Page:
Published on May 5th, 2011 in the Napanee Guide
It was news that brought tears of joy to Hugh and Rosemary Finlay's eyes.
Southeast Local Health Integration Network (LHIN) officials announced they will write to the Ministry of Health and Long-Term Care to seek support to build the Napanee Acquired Brain Injury and Rehab Home.
The news, which came out of a meeting Friday, April 29, means the Finlay family is a significant step closer to seeing the construction of a facility where their son Scott can get good care, along with 11 other people in the Kingston/Napanee area living with brain injuries.
"The LHIN is a partner now," said Hugh Finlay, his voice cracking with emotion. "It's great, after working all these years."
Finlay said he's been working to see a home for people living with brain injuries ever since Scott suffered his back when he was a top skier and was being considered for a spot alongside the Crazy Canucks on the national team. Finlay's dream ended, and his life irrevocably changed when he crashed at the Canadian Men's Downhill Ski Championships in Lake Louise, Alta. in 1978.
Ever since, he has lived with his parents in their Newburgh home. But both Hugh and Rosemary are in their 80s and fear they won't be able to care for Scott much longer.
Georgina Thompson, chairperson of the Southeast LHIN's board of directors, attended the meeting Friday, and told the Finlay family they now have the LHIN's support.
The meeting was set up by MPP Randy Hillier and was the third in a series of meetings the Progressive Conservative representative for Lanark, Frontenac, Lennox & Addington has orchestrated. It took place at the former Lenadco building on Bridge Street, which is the proposed site for the brain injury facility.
The support of the LHIN won't be official until the organization's board of directors meets May 30 in Northbrook and can vote to approve sending a letter to the ministry. However, Thompson said there's "no doubt in my mind whatsoever" the board will approve the recommendation.
Thompson said Southeast LHIN officials decided to back the project after doing some research on their own and determining there is a significant need for a home to support people living with acquired brain injuries (ABI) in the area.
"We have the largest population of ABI folks in the province in the Southeast LHIN area," Thompson said, although she could not quote exact numbers. "We are in the process of finding exactly how many are out there that we don't know about."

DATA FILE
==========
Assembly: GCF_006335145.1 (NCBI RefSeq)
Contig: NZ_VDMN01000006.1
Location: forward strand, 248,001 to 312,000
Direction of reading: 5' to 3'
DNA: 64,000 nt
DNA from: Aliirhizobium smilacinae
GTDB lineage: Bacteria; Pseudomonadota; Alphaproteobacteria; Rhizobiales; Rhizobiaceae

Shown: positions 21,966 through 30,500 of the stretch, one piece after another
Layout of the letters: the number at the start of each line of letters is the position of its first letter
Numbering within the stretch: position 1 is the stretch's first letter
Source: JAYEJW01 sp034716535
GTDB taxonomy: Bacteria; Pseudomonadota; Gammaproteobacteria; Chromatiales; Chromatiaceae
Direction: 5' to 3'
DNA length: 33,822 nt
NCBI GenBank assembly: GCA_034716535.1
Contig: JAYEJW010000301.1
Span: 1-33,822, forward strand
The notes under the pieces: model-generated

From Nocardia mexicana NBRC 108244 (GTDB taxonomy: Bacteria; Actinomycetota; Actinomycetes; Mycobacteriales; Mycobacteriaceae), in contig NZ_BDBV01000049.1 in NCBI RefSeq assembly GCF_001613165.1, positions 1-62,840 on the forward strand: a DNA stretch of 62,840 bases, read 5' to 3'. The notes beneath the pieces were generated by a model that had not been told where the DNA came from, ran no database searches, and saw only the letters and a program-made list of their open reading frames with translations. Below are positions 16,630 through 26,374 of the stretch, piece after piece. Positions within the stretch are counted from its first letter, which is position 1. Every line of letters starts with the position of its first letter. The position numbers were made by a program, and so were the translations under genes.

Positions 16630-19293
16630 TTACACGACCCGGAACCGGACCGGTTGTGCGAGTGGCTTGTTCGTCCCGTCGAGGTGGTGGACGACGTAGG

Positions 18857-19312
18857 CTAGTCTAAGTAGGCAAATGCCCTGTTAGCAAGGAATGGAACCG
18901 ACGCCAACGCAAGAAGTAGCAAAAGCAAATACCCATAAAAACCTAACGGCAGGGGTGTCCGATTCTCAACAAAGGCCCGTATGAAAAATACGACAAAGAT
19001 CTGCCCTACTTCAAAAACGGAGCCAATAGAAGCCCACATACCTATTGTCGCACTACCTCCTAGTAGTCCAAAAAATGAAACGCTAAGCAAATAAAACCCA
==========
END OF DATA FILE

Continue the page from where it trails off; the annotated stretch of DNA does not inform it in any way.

Thompson said the letter LHIN officials intend to write to the ministry will likely go out in June. After that, ministry officials will likely report back to the LHIN with questions, Thompson said.
"I'm sure they'll have questions of their own. This is the time we have to find out where exactly we'll get the funding from."
Although there's no timeline for the project yet, she's confident it can be done in about a year.
"I'm optimistic," she said. "We're not building a new building; we're looking at some existing sites that are already there."
Thompson said despite families' requests to have the facility built at the Lenadco site, the LHIN will still follow its normal procedure to investigate a number of possible sites, before making any decisions.
"While that is one of the options, we can't say that is the final option," she said.
Hugh Finlay said he's confident the project will go ahead because public support continues to grow.
Napanee town councillors voted to support the project in principle at their Tuesday, April 26 meeting.
Plus, as of Monday, about $250,000 had been raised through a fundraising campaign, Finlay said. That campaign has been supported by members of the national ski community who knew Scott well. A committee formed to fundraise for the home, headed by Dr. John McKinney, of Napanee, has a goal of raising $800,000, money that would support construction of the home and ideally reduce operational costs once it's up.
"The more we raise, it cuts down the government costs," said Finlay. "We're not money hungry, we want to help to give these 11, 12 people a good home."
Thompson said the case the LHIN will make to the Ministry for the home will be based on need, not on the actual funds raised. However, she believes the money raised will just make the ministry's decision easier.
"It sure helps," she said. "We'd have to send (the money) to the capital costs branch of the ministry. The folks that have been donated have been a godsend. It's amazing."
Finlay said the news that LHIN officials are supporting the home was equally thrilling to other people who hope to have a family member live in the home. He said 11 other families in the Kingston-Napanee area are advocating for this home, as well.
"I've called a lot of other parents already and they're very excited too," he said. "They had already given up hope."
He added that many positive things have come out of this whole story. The home could create some economic spinoffs, because it could employ up to 23 people, a number Thompson agreed with, considering the home would be staffed 24 hours a day.
Finlay also noted the project has opposing political parties working together, too.
Both Hillier and Kingston and the Islands MPP John Gerretsen, a Liberal, attended Friday's meeting to show their support.
Finlay said he was grateful for the efforts of both men.
"It's great when two guys work from the heart, not for politics," he said.